So, maybe a woman tells a male investigator, "You can't understand my sexual harassment concerns because you're a man."
My sort of snide answer is: Well, if you can't explain it to me, you're not going to be able to explain it to a judge either.
You remember that you got thick skin, and you remember that it's not personal. Some people are just loud and, as they get agitated, they get louder. And some people really do mean to yell at you, not just for the sake of being loud, but because they're angry with you.
What do you do if a witness asks you for legal advice?
You don't give it to them. It's as simple as that. And this question goes to people who both are attorneys, as well as investigators who aren't attorneys.
I think you just acknowledge that you cannot control them. There are reasons that people don't participate. If they're hospitalized, they're in a coma – they're not going to participate. That seems awfully excusable. And I think you document that there was a legitimate physical medical reason that the person did not participate in an investigation. And you probably need to explain that if it's a glaring hole in your investigation.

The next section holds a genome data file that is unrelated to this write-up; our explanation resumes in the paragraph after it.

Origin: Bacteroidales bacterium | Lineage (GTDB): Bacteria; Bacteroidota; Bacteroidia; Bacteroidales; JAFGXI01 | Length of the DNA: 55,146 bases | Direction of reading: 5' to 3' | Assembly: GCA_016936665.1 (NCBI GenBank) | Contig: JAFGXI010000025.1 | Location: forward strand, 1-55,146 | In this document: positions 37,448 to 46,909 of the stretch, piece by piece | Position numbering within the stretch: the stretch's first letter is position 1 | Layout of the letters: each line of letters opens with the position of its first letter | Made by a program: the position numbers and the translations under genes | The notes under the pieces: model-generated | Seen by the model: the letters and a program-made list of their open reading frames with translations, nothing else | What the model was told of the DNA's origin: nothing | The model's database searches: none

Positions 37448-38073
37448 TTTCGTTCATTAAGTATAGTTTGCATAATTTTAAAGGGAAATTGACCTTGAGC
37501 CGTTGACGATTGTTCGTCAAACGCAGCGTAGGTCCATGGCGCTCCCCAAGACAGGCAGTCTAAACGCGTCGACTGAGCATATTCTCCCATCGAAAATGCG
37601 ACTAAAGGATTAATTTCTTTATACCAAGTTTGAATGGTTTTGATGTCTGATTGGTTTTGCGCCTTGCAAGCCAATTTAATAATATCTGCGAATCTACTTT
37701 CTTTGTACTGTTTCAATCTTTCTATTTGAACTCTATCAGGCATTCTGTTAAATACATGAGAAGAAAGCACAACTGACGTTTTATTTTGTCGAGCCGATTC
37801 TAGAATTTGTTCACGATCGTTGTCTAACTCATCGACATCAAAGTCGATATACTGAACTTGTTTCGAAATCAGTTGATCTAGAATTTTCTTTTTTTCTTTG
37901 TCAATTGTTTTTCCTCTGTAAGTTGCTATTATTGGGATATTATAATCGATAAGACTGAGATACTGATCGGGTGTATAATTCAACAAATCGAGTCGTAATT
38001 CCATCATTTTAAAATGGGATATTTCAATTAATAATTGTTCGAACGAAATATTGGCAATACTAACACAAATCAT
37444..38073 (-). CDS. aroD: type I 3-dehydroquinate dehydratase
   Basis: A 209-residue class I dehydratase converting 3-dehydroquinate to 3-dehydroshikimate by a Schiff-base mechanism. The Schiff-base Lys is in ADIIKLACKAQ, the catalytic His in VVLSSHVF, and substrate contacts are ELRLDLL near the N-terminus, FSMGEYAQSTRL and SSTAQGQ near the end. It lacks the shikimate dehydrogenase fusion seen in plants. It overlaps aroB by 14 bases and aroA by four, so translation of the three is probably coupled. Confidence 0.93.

This also comes up a lot, and sometimes it's innocuous and not ... They're not trying to be strategic. But you're having a conversation, and they'll be like, "Oh, well, if you talk to Bill, they'll tell you about this too. Are you talking to Bill?" They don't even think through what they're asking you.
So, sometimes the reporting party in particular will reach out to me. I do counsel my clients to circle back around with the reporting party when the investigation is done, but they don't always do that well – or consistently or timely.